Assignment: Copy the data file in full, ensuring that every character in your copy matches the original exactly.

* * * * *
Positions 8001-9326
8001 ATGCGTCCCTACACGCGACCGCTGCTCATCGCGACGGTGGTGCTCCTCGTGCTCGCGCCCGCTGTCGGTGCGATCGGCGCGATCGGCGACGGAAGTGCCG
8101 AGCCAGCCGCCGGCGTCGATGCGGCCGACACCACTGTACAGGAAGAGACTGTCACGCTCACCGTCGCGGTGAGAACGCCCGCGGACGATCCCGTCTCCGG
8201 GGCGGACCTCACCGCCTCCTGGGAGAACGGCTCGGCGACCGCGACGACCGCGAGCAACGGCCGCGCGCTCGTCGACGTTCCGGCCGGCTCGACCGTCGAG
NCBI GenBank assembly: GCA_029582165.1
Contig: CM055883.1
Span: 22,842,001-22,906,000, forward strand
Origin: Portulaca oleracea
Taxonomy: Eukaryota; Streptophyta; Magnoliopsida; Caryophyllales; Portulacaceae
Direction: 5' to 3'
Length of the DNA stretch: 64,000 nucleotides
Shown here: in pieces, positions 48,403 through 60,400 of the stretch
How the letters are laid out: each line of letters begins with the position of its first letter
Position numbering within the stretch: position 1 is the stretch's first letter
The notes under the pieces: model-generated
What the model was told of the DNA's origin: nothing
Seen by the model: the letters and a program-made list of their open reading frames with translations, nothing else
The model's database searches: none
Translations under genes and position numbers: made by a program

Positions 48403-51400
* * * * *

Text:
Positions 8001-9326
8001 ATGCGTCCCTACACGCGACCGCTGCTCATCGCGACGGTGGTGCTCCTCGTGCTCGCGCCCGCTGTCGGTGCGATCGGCGCGATCGGCGACGGAAGTGCCG
8101 AGCCAGCCGCCGGCGTCGATGCGGCCGACACCACTGTACAGGAAGAGACTGTCACGCTCACCGTCGCGGTGAGAACGCCCGCGGACGATCCCGTCTCCGG
8201 GGCGGACCTCACCGCCTCCTGGGAGAACGGCTCGGCGACCGCGACGACCGCGAGCAACGGCCGCGCGCTCGTCGACGTTCCGGCCGGCTCGACCGTCGAG
NCBI GenBank assembly: GCA_029582165.1
Contig: CM055883.1
Span: 22,842,001-22,906,000, forward strand
Origin: Portulaca oleracea
Taxonomy: Eukaryota; Streptophyta; Magnoliopsida; Caryophyllales; Portulacaceae
Direction: 5' to 3'
Length of the DNA stretch: 64,000 nucleotides
Shown here: in pieces, positions 48,403 through 60,400 of the stretch
How the letters are laid out: each line of letters begins with the position of its first letter
Position numbering within the stretch: position 1 is the stretch's first letter
The notes under the pieces: model-generated
What the model was told of the DNA's origin: nothing
Seen by the model: the letters and a program-made list of their open reading frames with translations, nothing else
The model's database searches: none
Translations under genes and position numbers: made by a program

Positions 48403-51400